Self-serve wine and more at Winnetka’s Trifecta
Patrick O'Neil pours a glass of wine at a self-serve wine machine in Winnetka in his new restaurant he just opened, Trifecta. I David Banks~for Sun-Times Media
Updated: May 28, 2012 8:35AM
Patrick O’Neil may be the Winnetka-Northfield Chamber of Commerce’s Businessman of the Year, but he has to share the credit with his wife, Mary. Through their 20 years of marriage, she has helped with all the restaurants he has opened, including their fine dining establishment, “Patrick and James,” which O’Neil built in Glencoe in 1992. The restaurant, which has since closed, was named for the couple’s two sons.
But Mary O’Neil was the driving force behind Trifecta Grill, which opened at 501 Chestnut St. in Winnetka, last month.
“It’s 95 percent her,” O’Neil said.
The décor of the restaurant is “industrial chic,” O’Neil said. “It’s not kid-friendly.” The main dining room has a bar along one wall, where the bottles and wine glasses glow in a blue light. The furnishings include wicker-seated bar stools and squat, metallic stools next to a black banquette where customers can talk or dine. The streamlined menu includes salads, pizza, seafood and sandwiches, with pasta being added soon, O’Neil said.
But what makes Trifecta unique is the “21 Club,” a room at the back restricted to people 21 and older, because it has self-serve wine dispensers.
The O’Neils discovered the concept at a wine bar in Winter Park, Fla., where they went to visit colleges with their son.
Mary O’Neil instantly fell in love with the idea.
“She went to town going wine-by-wine tasting it,” Patrick O’Neil said. “My son and I were just sitting down having a Coke.” But his wife recognized, “Here is one more aspect of the business we can hit.”
When they met with the vendor of the wine dispensing stations, they were told, “you fit the market profile perfectly,” O’Neil said. The market research shows 80 percent of the customers who like the wine stations are female.
“The first three nights we were open, it’s been 100 percent women,” O’Neil said.
The dispensing machines line the wall and contain 28 different bottles of wine, which range in price. The selection of wines will change over time. Customers place their wine glass below a spout, and choose whether they want a 1-ounce sample, a 3.5-ounce pour or six ounces. They pay for their purchase with prepaid cards they buy in the “21 Club.”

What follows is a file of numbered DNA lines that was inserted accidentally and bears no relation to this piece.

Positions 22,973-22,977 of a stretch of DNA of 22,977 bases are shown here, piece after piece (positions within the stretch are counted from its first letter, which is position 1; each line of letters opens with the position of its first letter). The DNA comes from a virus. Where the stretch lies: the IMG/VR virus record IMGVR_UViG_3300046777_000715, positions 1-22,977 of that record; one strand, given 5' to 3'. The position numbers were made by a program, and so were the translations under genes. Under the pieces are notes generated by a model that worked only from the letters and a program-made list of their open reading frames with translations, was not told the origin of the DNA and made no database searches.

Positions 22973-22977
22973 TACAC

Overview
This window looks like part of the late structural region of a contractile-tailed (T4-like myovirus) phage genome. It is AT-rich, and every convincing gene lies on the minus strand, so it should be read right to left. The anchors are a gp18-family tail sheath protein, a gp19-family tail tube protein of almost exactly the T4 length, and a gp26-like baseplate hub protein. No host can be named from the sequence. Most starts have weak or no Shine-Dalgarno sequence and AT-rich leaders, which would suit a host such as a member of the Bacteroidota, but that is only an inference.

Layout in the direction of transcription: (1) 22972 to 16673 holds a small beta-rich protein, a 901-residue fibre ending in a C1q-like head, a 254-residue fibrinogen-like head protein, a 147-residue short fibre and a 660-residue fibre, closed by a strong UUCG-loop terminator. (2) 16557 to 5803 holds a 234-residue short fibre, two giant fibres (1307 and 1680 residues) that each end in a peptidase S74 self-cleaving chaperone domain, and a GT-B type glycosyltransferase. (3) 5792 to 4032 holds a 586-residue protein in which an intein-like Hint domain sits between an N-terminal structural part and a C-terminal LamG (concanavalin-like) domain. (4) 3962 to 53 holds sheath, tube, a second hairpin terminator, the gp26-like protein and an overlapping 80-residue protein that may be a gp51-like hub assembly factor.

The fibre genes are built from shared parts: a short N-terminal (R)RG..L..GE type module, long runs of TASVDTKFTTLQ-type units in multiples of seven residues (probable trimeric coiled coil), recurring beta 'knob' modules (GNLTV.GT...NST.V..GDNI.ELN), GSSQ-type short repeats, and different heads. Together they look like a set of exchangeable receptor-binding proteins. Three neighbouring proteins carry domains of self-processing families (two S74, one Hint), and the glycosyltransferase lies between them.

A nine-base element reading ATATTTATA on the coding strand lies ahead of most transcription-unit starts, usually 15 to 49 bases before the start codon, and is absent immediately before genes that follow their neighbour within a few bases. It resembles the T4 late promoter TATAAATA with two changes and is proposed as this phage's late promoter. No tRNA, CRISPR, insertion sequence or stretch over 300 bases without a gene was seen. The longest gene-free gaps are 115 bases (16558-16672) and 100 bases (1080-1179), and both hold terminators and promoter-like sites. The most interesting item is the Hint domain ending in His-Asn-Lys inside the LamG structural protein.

Bridget Tucek came to Trifecta Monday night to celebrate a friend’s birthday. That friend introduced her to the wine stations. Tucek, who lives in Wilmette, tried a 1-ounce sample of two different wines and liked the concept.
“It is super cool, I’m trying expensive wines for a fraction of the price,” Tucek said. “It’s just very novel.”
She appreciated that many of the wines are available in wine stores and supermarkets.
“They are achievable,” Tucek said. “I can have a little sip for $4.25 and then see if I want to invest $25 for a bottle” of that variety of wine.
Joe and Julie McConnell, who live within walking distance of Trifecta, were making a return visit to the “21 Club” Monday night.
“It’s the only place in Winnetka like this,” Joe McConnell said. But if the owners want to attract serious wine connoisseurs, “you’re going to need to double the number of wines.”
Unlike Tucek, McConnell thinks the restaurant should offer rarer, more expensive wines. That would give serious wine drinkers “a reason to come.”
Getting the wine dispensing machines at all took the Village Council’s cooperation. O’Neil had to request the village amend its ordinances to allow for self-serve wine machines.
O’Neil assured them that only customers over 21 would be allowed in the “21 Club” and the staff at both the main entrance and the room entrance would monitor who came in. Some diners who don’t want to drink at all may prefer the “21 Club.”
The day after O’Neil got the license, he opened the “21 Club” to the public. He admits it was a risk, installing the self-serve wine stations, before the village approved their use.
“We would be out $100,000 in machinery.”